As we get older, our financial priorities often begin to shift, and many start to consider preserving the wealth they have accumulated during their lifetime for the next generations. It is only natural that we would want to leave family wealth to those who mean the most, and in the most tax efficient way possible. It is easy to forget that accumulations of wealth through salary or earnings have already been taxed on receipt, and with assets above the Inheritance Tax nil rate band subject to a tax charge of 40%, this can lead to a significant reduction in the value of the net estate.
Inheritance Tax receipts rise again
The main band for Inheritance Tax remains at £325,000, which is the level it has been set at since 2009, and this band will remain at this level until 2028 at the earliest. As asset values grow, more estates are becoming liable to Inheritance Tax, and it was of little surprise to see the HMRC data for April, which showed that Inheritance Tax receipts reached £597m for the month of April alone, an increase of £90m on the same month last year. Inheritance Tax receipts now account for a growing proportion of the overall Tax take, with the Office of Budget Responsibility predicting the Treasury will collect £45bn in Inheritance Tax over the next 6 years.
There are, however, steps you can take to mitigate the liability to Inheritance Tax on your potential estate and with careful planning, greater sums of family wealth can be passed on to the next generation. As holistic financial planners, we take the broadest view of a client’s financial circumstances, and conversations with clients about potential Inheritance Tax concerns and estate planning are a feature of the regular ongoing reviews we conduct. By starting conversations early, appropriate mitigation can be put in place in time so that hard-earned wealth can be preserved for family members.
The importance of seeking advice
We often see clients for the first time, who haven’t given any consideration to Inheritance Tax planning. With rising house prices, increasing wealth through investment and surplus income receipts and inheritance they may themselves receive in the future, clients are often surprised at the amount of Inheritance Tax that could be payable on their death. Naturally, clients will often have more significant financial priorities to attend to in mid-life, such as saving to provide a retirement income, paying off existing debts, or covering the costs of University for their children. As clients get older, however, conversations about wealth preservation generally become more focused, and we work with clients to set in place a financial plan to tackle the potential tax liability.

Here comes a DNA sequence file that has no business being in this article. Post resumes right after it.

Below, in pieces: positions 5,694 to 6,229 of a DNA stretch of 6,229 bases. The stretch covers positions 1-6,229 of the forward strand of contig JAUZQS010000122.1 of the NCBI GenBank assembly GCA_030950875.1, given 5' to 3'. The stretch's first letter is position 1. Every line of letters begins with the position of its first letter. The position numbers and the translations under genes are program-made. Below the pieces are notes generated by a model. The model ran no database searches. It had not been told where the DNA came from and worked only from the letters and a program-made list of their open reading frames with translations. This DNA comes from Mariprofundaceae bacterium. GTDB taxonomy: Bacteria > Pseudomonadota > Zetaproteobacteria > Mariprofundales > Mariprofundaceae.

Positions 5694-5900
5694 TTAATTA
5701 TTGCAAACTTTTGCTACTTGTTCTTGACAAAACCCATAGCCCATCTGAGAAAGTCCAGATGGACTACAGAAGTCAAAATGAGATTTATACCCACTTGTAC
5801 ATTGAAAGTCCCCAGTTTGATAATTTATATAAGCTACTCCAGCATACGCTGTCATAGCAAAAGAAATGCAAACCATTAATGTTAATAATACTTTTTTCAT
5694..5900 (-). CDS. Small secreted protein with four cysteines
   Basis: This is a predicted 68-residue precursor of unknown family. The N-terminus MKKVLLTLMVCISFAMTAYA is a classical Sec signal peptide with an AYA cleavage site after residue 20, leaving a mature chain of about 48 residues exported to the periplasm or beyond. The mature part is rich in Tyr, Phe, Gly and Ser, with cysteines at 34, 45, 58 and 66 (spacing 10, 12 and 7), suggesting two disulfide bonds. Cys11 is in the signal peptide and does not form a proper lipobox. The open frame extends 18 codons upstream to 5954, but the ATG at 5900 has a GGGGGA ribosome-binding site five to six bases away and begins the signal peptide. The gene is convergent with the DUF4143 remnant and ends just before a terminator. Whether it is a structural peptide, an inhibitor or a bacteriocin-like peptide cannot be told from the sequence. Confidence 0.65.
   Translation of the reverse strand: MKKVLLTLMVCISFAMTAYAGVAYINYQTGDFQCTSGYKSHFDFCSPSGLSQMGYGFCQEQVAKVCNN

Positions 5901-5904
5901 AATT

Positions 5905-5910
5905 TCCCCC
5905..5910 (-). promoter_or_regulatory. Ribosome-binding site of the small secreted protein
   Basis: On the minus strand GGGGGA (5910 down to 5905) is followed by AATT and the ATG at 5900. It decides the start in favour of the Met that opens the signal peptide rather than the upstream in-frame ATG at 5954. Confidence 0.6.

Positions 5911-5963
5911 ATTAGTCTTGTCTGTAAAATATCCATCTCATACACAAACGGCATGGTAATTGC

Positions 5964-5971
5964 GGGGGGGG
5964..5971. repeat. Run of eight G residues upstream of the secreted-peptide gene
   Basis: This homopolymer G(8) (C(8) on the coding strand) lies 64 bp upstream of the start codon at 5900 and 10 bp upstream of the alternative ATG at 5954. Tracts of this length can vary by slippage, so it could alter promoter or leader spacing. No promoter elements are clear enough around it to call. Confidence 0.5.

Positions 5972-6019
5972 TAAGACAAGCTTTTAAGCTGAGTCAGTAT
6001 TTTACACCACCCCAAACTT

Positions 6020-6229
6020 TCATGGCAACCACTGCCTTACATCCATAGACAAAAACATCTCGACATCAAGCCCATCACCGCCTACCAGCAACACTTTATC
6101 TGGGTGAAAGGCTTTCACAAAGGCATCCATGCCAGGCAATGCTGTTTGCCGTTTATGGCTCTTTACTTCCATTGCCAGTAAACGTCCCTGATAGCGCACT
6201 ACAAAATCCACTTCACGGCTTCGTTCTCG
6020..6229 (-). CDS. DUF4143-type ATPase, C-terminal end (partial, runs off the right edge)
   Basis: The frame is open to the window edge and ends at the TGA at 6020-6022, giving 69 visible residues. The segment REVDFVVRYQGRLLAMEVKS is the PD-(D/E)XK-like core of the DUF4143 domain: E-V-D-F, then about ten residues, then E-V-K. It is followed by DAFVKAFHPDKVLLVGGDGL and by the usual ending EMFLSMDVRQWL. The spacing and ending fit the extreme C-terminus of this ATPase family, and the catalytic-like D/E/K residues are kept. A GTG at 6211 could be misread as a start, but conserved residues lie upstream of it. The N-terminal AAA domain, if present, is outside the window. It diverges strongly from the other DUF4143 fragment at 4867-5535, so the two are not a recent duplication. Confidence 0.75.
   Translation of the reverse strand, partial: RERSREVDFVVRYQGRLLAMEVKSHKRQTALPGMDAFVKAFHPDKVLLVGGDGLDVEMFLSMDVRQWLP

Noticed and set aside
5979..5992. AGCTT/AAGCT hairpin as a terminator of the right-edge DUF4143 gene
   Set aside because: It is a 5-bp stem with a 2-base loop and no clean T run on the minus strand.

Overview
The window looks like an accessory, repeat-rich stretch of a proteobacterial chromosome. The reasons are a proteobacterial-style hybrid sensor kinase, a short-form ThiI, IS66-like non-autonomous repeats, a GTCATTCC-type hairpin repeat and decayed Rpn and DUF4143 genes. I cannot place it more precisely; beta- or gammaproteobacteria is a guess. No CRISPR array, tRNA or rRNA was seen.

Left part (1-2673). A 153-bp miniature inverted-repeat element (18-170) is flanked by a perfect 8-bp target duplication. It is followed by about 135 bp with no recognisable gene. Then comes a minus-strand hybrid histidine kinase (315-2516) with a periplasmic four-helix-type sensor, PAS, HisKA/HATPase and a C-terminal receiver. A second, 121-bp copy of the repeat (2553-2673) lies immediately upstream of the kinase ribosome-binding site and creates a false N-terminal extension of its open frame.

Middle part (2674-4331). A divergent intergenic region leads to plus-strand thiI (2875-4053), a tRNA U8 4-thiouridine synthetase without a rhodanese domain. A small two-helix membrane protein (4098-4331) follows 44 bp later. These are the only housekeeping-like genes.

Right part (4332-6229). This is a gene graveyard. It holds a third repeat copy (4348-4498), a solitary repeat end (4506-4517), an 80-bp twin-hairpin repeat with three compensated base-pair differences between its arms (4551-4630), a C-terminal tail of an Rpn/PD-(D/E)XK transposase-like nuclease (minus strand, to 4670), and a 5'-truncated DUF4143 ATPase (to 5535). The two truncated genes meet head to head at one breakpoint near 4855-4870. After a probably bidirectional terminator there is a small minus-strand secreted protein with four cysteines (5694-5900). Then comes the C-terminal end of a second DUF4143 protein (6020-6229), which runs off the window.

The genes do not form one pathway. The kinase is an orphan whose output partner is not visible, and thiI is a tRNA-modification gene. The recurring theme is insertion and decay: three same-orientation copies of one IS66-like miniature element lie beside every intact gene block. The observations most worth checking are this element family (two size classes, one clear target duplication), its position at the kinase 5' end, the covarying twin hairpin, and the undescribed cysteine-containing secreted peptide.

It is very important to seek professional advice and guidance on an ongoing basis to make the most of any Inheritance Tax mitigation and avoid any potential issues that mitigation could cause. For example, making gifts of assets to children and grandchildren is a perfectly rational strategy to consider; we, however, have seen cases where clients have decided to make large gifts to family at an early stage in retirement, without considering the longer-term implications. They then find themselves in need of capital that now isn’t available to them, as the capital has been gifted and spent. Likewise, we have come across individuals who have put in place complicated -and often costly – arrangements that may not be effective for Inheritance Tax mitigation.
Finally, it is important not to leave Inheritance Tax planning too late in life, as this can limit the range of options available. This is where regular financial planning reviews can assess the need to consider Inheritance Tax planning as circumstances and objectives change over time.
Keeping actions taken under review
Another complication of this type of planning is the potential for changes in legislation to impact on Inheritance Tax planning that has already taken place. Of course, any advice can only work within the existing set of tax legislation, and we, like everyone else, are peering into the darkness in trying to determine what the rules will look like in years to come. Given the increasing relevance Inheritance Tax receipts now have as part of the overall Treasury revenue, it is fair to say that any reduction in the amount of Inheritance Tax received would need to be found through alternative taxation. For this reason, we look to plan ahead with clients, and as part of a wider financial planning strategy, can include solutions that aim to provide Inheritance Tax mitigation, but can also be altered if tax rules change in the future.
The value of planning ahead
The latest figures from HMRC are a stark reminder of the amount of tax received from families, where planning and taking appropriate steps could potentially have reduced the tax burden faced by the next generation. We provide advice to many families, where two, three or four generations of the same family are clients or have been clients during their lifetime. As those clients have benefitted from ongoing holistic advice, we have undoubtedly saved clients many millions of pounds in Inheritance Tax that would otherwise have been payable. That is the value obtained by seeking advice and planning ahead.
Our experienced holistic financial planners can help you consider estate planning as part of a wider financial review. Contact us here to start a conversation.